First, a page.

The average 30-year fixed-rate mortgage rose nine basis points from the week prior to 3.02%, according to data released Thursday by Freddie Mac‘s PMMS. This is the first time in 10 weeks mortgage rates have risen above 3%.
“As the economy progresses and inflation remains elevated, we expect that rates will continue to gradually rise in the second half of the year,” said Sam Khater, Freddie Mac’s chief economist. “For those homeowners who have not yet refinanced – and there remain many borrowers who could benefit from doing so – now is the time.”
Even with rising rates, mortgage applications gained 2.1% last week, according to data from the Mortgage Bankers Association. Refinances in particular increased for the second consecutive week, pushed higher by a 4% bump in conventional refinance applications. However, this a far cry from the volume generated in 2020, when rates were in the 2% range.
Black Knight’s most recent rate lock data revealed that excitement in the market has waned since February. Mortgage rates ticked up nearly a quarter of a percentage point throughout February, eventually peaking at 3.18% at the start of April. Since then, rates have fluctuated above or below 3% by roughly seven basis points.
Despite significant incentives to refinance since then, Scott Happ, president of Black Knight’s secondary marketing technologies, said refinance activity simply hasn’t rebounded as expected.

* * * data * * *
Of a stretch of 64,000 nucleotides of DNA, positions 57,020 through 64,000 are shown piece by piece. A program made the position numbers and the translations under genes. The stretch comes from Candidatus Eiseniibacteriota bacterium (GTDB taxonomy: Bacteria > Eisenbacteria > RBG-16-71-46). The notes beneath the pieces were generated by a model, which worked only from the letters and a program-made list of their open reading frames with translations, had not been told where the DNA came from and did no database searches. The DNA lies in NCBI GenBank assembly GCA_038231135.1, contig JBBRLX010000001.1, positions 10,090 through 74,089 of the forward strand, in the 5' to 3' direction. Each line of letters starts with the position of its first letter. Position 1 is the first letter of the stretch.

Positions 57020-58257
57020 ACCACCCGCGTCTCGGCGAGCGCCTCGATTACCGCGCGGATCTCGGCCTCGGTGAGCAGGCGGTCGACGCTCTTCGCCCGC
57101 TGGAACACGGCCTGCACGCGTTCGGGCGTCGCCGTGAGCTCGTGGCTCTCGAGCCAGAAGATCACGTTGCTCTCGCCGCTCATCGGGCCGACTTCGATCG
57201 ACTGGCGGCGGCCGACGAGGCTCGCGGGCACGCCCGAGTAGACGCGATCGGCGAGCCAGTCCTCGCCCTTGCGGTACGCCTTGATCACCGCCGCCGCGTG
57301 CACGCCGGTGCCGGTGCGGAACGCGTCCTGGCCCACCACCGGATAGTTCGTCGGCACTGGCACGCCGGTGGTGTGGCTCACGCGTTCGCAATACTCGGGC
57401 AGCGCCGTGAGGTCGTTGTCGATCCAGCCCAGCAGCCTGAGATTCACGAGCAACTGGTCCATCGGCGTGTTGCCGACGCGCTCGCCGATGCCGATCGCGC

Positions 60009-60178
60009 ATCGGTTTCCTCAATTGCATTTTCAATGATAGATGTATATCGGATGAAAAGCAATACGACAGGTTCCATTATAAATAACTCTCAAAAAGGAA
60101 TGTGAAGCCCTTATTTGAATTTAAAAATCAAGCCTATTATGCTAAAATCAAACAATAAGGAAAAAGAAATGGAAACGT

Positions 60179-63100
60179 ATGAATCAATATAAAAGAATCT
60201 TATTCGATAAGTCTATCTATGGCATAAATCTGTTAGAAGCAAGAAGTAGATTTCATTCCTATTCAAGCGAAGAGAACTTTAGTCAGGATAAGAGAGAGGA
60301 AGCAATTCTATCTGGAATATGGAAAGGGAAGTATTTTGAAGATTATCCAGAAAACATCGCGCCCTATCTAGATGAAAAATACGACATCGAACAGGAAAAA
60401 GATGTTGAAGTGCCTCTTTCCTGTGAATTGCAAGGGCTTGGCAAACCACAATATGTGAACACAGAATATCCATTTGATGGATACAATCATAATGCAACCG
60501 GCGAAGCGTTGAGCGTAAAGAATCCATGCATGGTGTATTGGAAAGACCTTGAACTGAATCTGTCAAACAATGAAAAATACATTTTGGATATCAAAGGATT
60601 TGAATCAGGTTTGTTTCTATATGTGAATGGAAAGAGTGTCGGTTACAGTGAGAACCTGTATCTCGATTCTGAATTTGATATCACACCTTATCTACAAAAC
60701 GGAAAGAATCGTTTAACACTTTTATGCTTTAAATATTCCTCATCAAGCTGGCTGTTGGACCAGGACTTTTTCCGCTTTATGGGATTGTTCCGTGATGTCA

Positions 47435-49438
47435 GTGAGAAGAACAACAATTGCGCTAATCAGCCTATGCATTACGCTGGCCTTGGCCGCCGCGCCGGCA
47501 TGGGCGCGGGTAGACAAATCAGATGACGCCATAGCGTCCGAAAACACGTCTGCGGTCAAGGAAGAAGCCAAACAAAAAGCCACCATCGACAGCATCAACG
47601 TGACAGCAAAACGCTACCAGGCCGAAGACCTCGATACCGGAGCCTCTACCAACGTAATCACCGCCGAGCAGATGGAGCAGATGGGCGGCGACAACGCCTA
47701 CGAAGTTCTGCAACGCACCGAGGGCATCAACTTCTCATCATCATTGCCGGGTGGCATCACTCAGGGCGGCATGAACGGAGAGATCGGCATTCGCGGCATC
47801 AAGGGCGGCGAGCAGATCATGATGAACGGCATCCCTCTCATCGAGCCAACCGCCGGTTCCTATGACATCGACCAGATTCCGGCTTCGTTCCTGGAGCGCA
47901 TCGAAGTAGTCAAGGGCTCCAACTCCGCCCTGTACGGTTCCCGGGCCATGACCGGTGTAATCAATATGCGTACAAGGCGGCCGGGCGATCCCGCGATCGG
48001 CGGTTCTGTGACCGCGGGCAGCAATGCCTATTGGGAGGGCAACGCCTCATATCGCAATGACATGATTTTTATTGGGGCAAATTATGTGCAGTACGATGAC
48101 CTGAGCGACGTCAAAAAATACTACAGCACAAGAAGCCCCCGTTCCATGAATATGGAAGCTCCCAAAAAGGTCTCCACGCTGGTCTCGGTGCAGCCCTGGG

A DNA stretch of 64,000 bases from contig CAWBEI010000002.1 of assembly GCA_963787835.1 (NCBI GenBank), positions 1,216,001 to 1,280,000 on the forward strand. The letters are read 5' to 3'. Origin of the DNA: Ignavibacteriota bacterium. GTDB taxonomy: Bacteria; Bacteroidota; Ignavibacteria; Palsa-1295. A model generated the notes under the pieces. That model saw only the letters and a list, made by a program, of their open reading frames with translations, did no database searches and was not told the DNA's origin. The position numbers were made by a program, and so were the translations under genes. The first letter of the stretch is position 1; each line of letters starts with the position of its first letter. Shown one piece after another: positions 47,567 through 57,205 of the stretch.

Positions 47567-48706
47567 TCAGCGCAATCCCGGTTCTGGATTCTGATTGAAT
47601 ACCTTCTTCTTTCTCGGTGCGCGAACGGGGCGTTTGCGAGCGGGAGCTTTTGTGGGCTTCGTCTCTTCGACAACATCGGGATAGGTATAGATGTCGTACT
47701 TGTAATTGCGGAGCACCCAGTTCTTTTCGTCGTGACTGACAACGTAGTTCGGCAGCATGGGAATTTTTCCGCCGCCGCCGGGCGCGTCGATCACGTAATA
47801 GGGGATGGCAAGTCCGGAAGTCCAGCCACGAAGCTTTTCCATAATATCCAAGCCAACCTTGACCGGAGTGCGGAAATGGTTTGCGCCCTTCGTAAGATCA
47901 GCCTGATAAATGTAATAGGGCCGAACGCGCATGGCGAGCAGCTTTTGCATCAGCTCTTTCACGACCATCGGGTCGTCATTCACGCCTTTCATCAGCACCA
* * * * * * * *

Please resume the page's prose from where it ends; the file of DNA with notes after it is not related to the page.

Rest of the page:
The low-rate environment won’t last forever, and both lenders and servicers need to be able to keep their costs down while managing volume fluctuations once things start to normalize.
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“As interest rates declined from March through May, refinance incentive rose by 15%,” Happ said. “This brought the number of high-quality refi candidates in the market to over 14 million as of the end of May, but rate lock volume has failed to keep pace.”
The bond market’s interest rates jumped last week after Federal Reserve officials indicated rate hikes could arrive as early as 2023, a year before originally expected. However, the Fed has yet to mention when it would start scaling back its massive bond-buying program, one of the biggest reasons mortgage rates have been near record lows for close to a year.